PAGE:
Volume 46, No. 4, Dec. 2020
The December issue contains articles by Brandon Storlie, Will Mari, Rob Wells, Pamela Walck & Emily Fitzgerald, and Brian E. Campbell. Interested in reading these articles? Get information on subscribing here.
“‘We’ll Burn the Whole Stinking Town Down’: Newspaper Coverage of Detroit’s Twelfth Street Riot,” Brandon Storlie (podcast)
The July 1967 riot in Detroit, Michigan, was one of the most violent race-related conflicts in American history. Common themes developed in both local and national media coverage of the event, including widespread use of wartime imagery. This archival framing analysis examines the frames and techniques used by three major newspapers — the Detroit Free Press, the New York Times, and the Los Angeles Times — when covering the riot. While warfare and criminality were frequently used as framing devices, journalists at all three papers highlighted ideological divisions within Detroit’s black community. Ultimately, the study argues that reporters’ marginalizing word choices and the racialization of riot-related violence depicted African-Americans as a dangerous “other.” The coverage created an interpretive lens for readers, cementing existing racial divisions, and shaping how newsrooms and the American public would understand racial violence for years to come.
“‘Songs of the Craft’: Newsroom Work Poetry in 20th-Century American Journalism,” Will Mari (research essay)
Throughout the twentieth century, reporters and other news workers not only wrote about the news, they wrote about each other, their bosses, their daily grind in the newsroom, and journalism itself in the form of workplace poetry. This occupational verse was a way to relieve tension, vent about controlling editors and annoying readers. Writing the verses fulfilled a playful impulse and killed time between assignments. It helped to bond news workers with each other in the newsroom, and it allowed them to form their group identities in the face of difficult circumstances. This article briefly explores how occupational poetry, sometimes called “doggerel” by critics but even by its own creators, became part of the professionalization of American journalism and reflected changing newsroom values, priorities and a growing white-collar consciousness among news workers during and after the interwar years and during the early Cold War. Paradoxically, it echoed the blue-collar roots of many reporters, and their struggle and resistance. Ephemeral by nature, newsroom poetry survives into the present as an important commentary on the occupation.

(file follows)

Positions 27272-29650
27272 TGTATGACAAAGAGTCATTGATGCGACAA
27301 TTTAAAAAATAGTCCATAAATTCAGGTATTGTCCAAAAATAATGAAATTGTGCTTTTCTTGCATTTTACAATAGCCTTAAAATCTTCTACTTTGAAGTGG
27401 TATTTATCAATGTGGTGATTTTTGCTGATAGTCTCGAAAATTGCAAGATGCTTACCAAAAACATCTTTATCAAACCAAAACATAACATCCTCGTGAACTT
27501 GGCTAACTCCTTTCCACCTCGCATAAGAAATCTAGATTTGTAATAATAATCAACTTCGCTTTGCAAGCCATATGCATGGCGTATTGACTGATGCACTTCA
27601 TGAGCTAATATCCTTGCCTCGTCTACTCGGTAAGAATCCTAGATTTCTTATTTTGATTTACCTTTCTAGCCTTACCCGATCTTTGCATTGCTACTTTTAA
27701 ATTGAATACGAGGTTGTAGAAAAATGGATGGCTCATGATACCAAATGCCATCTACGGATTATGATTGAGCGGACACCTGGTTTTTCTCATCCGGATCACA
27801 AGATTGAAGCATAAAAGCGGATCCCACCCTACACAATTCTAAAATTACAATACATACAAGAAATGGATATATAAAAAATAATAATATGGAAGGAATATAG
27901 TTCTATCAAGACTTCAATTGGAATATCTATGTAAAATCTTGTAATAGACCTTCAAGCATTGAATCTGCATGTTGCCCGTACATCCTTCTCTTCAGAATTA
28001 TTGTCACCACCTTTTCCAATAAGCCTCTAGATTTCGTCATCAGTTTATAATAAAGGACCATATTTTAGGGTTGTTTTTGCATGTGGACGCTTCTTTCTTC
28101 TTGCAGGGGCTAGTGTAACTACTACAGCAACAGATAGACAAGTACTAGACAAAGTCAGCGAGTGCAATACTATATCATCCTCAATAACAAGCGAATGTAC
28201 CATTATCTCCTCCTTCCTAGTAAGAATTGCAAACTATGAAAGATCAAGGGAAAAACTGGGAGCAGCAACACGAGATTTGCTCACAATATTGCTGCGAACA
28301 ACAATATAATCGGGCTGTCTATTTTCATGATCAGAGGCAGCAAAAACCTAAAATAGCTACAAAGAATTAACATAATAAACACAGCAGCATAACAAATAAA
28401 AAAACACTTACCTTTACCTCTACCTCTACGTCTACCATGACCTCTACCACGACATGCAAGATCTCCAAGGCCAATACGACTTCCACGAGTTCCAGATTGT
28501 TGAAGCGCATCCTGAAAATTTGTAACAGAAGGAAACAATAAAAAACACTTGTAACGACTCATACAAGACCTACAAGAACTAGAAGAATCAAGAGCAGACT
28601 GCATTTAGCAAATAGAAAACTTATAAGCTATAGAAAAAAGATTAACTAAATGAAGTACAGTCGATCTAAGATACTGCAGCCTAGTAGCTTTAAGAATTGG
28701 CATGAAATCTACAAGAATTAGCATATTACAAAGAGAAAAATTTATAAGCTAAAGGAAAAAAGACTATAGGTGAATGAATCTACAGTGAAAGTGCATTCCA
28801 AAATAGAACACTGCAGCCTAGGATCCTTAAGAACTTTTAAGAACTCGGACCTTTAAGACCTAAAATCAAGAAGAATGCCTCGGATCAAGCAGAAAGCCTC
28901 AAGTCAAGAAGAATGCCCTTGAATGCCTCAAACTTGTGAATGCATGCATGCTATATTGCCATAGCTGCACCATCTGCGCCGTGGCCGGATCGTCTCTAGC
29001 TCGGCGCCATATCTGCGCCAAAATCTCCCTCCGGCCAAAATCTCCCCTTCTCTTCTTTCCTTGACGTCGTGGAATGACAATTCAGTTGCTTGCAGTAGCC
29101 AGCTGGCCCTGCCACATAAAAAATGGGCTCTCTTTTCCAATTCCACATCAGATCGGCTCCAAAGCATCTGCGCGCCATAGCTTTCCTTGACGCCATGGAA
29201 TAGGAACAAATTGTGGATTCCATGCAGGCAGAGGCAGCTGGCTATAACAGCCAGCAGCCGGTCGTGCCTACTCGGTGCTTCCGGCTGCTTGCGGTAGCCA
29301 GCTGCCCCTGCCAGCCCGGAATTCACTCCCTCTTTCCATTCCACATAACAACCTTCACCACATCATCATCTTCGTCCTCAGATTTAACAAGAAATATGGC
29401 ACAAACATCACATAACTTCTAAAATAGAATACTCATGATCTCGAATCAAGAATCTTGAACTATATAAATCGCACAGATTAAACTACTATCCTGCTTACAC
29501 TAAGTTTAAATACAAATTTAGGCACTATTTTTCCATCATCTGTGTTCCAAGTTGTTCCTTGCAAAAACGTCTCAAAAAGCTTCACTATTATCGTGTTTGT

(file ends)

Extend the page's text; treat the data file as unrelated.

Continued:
“John J. Kiernan: Business Journalism Pioneer, 1845-1893,” Rob Wells (podcast)
John J. Kiernan was a little-known but important transitional figure in business journalism in the nineteenth century, one who operated as business journalism began to form its early identity. Kiernan’s news bureau employed and trained Charles Dow, Edward Jones, and Charles Bergstresser before they launched Dow Jones & Company, Inc. and the Wall Street Journal. Beyond this, Kiernan has been overlooked in the academic literature, even though he provided a leading financial news service after the Civil War. His story is instructive for modern audiences since he operated as a new technology—the telegraph—transformed business journalism. Evidence suggests Kiernan’s foray into New York state politics distracted him from his core business as the market for business news grew dramatically. The evolutionary theory of a firm helps explain the demise of Kiernan’s business as he lacked the organizational capabilities to sustain innovation at a critical juncture in journalism history.
“Finding the ‘Cullud’ Angle: Evelyn Cunningham, ‘The Women,’ and Feminism on the Pages of the Pittsburgh Courier,” Pamela E. Walck and Emily Fitzgerald (teaching essay)
As a popular columnist for one of the largest black newspapers in the country, Evelyn Cunningham felt the palpable, unrelenting pressure of representing her race in the press. It was the inescapable lens through which she saw the world and filled her with guilt whenever she ignored it. On the surface, Cunningham was an unlikely feminist and race crusader. In her Pittsburgh Courier column “The Women,” published between in 1951 and 1955, she was more likely to tackle topics ranging from how passé bridal showers had become to the challenges of navigating a dying romance. But as this study found, upon closer inspection, her women’s column reveals a mid-century writer well ahead of her time—especially when it came to embracing her feminism, sexuality, and the world around her nearly a decade before white peers ushered in the second wave of feminism.
“African American Sports Journalists and Athletes as Foreign Correspondents for the Black Press, 1930-1950,” Brian E. Campbell (podcast)
Sports journalists and athletes acted as foreign correspondents for the U.S. black press in the early to mid-twentieth century. During this period, hundreds of African American baseball players left the United States to participate in Latin American leagues. Inspired by their journeys, sportswriters used the ballplayers’ transnational movement to explore sport and society in other parts of the Americas. From their correspondences with the athletes combined with their journeys abroad, sports journalists observed and documented the ballplayers’ international experiences for audiences at home. Additionally, some athletes, including Jackie Robinson, wrote featured stories for news publications, serving as de-facto correspondents in the process. This article suggests that by looking to the sports pages, scholars can locate alternative ways that black Americans learned about global conceptions of race and the color line in print media during the first half of the twentieth century.